Embedded in interdisciplinary research, just as in disciplinary research, are statements of purpose, theoretical frameworks, research questions, reviews of literature, methodology, findings, recommendations, and more However, one of the least understood aspects of interdisciplinary research is the interdisciplinary research (IDR) theoretical framework. This article is intended to serve as a platform for dialogue within and across disciplines about interdisciplinary research and interdisciplinary theoretical frameworks. In addition, it provides a model for developing an IDR theoretical framework through an illustrative example of how an IDR theoretical framework was created and used within a dissertation study. We conclude the article noting critical elements about IDR and IDR theoretical frameworks for students and researchers to consider for enhancing their research.


Interdisciplinary Theoretical Research Framework (IDR Theoretical Frameworks), Interdisciplinary Research (IDR), Theoretical Framework, Qualitative Educational Research

Author Bio(s)

Dr. CohenMiller is a qualitative research methodologist who examines issues of social justice and equity in education, specializing in arts-based methods to encourage and facilitate participant voice. Currently she is an Assistant Professor in the Graduate School of Education at Nazarbayev University (Kazakhstan). Dr. CohenMiller’s research focuses on issues of gender in higher education and the workplace and on improving teaching and learning in preK – higher education contexts. She is also Founder of The Motherscholar Project (www.motherscholar.org), Co-Founding Director of The Consortium of Gender Scholars (www.gen-con.org, Kazakhstan), Editor-in-Chief of Dialogue: The Interdisciplinary Journal of Popular Culture and Pedagogy (www.journaldialogue.org), and lead author of a textbook on critical self-reflection for qualitative research in multicultural contexts (Routledge, 2020). Correspondence regarding this article can be addressed directly to: anna@cohenmiller.com.

Dr. P. Elizabeth Pate is a Professor in and Chair of the Department of Interdisciplinary Learning and Teaching at The University of Texas at San Antonio. Her teaching interests include middle level education and curriculum and instruction. Dr. Pate’s research agenda is framed by systems thinking and focuses on service-learning/community-based research, the Conceptual Framework of Teaching Practice, democratic education, and STEM curriculum, instruction, and assessment. Her leadership roles have included Department Chair of Interdisciplinary Learning and Teaching at The University of Texas at San Antonio (2007-2010); co-director of UTSA’s GE2MS Program, Generating Educational Excellence in Mathematics and Science; co-editor for Voices from the Middle for The National Council of Teachers of English; membership on the Research Advisory Board for the National Middle School Association (2006-2008); and, President, President-elect, Program Chair and Vice-President, and Treasurer of the Middle Level Education Research Special Interest Group (MLER) of the American Educational Research Association (AERA). She is the recipient of the Regents Outstanding Teaching Award from the University of Texas System (2012), University of Texas System Chancellor’s Council Outstanding Teaching Award (2006) and the President’s Distinguished Achievement Award in recognition of Teaching Excellence (2006) at the University of Texas at San Antonio. Dr. Pate received the Richard B. Russell Undergraduate Teaching Award (1999) and the Walter B. Hill Award for Distinguished Achievement in Public Service and Outreach (2001) at The University of Georgia; and, was selected one of ten finalists for the national Thomas Ehrlich Faculty Award for Service-Learning (2000). Correspondence regarding this article can also be addressed directly to: elizabeth.pate@utsa.edu.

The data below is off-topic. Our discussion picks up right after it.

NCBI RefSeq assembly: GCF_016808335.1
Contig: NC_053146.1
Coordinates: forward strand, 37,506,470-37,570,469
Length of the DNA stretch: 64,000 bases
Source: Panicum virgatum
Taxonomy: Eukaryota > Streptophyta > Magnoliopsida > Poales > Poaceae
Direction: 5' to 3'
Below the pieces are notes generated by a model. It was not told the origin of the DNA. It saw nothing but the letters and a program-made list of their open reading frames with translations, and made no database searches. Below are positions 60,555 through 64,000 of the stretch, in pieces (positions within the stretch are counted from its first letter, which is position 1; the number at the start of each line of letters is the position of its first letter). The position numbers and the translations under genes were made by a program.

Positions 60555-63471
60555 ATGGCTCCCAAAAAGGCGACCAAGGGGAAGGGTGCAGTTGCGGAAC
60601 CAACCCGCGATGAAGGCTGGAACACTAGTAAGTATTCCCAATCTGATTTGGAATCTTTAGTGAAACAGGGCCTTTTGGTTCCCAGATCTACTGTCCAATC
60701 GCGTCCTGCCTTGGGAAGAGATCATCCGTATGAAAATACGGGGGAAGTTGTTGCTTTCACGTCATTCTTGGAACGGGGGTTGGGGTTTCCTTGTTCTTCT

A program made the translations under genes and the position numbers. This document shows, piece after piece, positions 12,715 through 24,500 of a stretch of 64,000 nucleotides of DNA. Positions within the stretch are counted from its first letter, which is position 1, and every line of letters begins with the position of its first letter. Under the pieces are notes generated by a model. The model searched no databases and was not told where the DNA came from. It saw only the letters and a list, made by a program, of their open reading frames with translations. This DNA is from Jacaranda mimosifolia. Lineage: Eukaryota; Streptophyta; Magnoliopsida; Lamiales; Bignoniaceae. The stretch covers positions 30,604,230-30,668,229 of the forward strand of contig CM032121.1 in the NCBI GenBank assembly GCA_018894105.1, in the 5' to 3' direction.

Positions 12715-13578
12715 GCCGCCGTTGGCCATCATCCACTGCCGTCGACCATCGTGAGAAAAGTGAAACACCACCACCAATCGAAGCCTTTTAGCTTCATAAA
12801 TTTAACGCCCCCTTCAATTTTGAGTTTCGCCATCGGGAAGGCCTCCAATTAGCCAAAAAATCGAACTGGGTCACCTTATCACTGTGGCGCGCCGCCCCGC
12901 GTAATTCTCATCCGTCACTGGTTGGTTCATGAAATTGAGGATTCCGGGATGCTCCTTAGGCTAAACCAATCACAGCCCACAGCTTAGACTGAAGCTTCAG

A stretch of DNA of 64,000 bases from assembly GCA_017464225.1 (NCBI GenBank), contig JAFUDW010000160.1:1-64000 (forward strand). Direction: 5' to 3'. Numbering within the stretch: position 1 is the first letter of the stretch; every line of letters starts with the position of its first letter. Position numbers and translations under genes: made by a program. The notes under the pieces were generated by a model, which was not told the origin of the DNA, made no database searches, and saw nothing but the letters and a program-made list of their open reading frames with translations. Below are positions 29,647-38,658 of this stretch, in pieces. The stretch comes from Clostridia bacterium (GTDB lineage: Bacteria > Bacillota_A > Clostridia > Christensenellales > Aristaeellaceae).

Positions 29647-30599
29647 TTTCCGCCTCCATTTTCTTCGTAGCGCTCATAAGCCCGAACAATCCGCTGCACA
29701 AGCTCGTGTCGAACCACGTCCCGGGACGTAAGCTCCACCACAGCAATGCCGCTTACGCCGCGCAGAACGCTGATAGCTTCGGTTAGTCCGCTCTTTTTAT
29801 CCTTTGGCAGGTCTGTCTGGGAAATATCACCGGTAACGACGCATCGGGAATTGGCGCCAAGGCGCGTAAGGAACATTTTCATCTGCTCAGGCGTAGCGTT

An earlier version of this work was presented at the Inter-Congress of the International Union of Anthropological and Ethnological Sciences, in Dubrovnik, Croatia, in 2016, where the feedback from audience members provided useful additions to refining this article. We would also like to thank TQR and the review process with Daniel Wulff who helped to enhance the final manuscript.

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